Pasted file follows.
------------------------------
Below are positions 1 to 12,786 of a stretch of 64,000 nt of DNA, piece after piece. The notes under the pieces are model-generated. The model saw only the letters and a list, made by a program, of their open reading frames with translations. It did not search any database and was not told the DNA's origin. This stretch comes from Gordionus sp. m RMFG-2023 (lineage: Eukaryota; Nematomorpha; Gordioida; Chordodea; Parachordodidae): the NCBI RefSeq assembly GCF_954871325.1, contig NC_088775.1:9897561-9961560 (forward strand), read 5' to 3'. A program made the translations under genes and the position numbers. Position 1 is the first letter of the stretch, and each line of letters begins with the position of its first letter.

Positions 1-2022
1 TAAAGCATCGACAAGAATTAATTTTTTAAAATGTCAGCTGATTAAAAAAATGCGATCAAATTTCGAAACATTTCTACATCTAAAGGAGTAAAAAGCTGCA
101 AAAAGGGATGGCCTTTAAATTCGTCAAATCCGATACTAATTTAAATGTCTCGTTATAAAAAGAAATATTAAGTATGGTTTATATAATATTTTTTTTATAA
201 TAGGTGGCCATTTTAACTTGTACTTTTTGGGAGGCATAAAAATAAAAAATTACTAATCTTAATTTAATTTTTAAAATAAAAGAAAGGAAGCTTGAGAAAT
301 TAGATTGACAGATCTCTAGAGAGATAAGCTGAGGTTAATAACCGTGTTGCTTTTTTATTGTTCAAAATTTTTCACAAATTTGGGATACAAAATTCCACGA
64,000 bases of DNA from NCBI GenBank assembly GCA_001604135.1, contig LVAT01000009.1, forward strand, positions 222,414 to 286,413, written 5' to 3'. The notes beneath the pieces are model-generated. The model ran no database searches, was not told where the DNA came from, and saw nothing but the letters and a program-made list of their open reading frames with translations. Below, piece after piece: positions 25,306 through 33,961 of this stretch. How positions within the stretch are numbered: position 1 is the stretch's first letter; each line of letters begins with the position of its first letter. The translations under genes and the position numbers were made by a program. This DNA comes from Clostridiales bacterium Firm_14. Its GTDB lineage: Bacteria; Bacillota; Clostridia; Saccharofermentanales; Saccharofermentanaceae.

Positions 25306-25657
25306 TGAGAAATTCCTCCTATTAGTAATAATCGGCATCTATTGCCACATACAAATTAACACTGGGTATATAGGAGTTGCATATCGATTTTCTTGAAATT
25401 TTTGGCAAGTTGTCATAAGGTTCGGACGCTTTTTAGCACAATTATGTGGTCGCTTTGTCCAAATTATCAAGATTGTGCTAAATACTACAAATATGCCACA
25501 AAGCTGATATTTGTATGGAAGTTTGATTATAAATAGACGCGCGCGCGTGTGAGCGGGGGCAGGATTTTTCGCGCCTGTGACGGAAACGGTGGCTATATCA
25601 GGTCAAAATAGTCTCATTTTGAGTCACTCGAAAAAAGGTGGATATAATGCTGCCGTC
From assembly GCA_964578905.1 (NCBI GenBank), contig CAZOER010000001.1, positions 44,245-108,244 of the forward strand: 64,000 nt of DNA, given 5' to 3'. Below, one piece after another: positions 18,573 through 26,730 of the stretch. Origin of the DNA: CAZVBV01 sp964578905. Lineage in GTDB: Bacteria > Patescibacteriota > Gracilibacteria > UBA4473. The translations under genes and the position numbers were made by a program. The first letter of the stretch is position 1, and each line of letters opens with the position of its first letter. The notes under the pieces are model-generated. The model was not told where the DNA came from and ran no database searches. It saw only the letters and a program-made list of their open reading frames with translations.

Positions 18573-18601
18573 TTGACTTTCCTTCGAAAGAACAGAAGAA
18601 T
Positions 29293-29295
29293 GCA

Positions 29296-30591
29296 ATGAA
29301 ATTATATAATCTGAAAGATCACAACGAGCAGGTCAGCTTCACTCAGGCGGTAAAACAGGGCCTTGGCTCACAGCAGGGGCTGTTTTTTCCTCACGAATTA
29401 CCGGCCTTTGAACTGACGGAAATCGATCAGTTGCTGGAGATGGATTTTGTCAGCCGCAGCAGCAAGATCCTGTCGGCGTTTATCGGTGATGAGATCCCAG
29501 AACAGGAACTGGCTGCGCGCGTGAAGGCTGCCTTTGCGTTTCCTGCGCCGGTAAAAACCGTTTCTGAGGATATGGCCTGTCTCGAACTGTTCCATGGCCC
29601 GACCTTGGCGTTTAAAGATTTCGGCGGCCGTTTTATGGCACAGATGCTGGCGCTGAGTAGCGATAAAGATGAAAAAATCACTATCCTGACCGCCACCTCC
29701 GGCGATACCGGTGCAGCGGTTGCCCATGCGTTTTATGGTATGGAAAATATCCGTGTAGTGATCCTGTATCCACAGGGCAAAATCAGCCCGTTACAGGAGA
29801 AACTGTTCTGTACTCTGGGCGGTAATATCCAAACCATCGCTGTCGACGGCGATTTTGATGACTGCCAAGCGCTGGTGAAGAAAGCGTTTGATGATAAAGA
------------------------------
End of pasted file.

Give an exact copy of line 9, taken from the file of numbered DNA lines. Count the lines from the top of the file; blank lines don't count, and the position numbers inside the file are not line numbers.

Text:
25306 TGAGAAATTCCTCCTATTAGTAATAATCGGCATCTATTGCCACATACAAATTAACACTGGGTATATAGGAGTTGCATATCGATTTTCTTGAAATT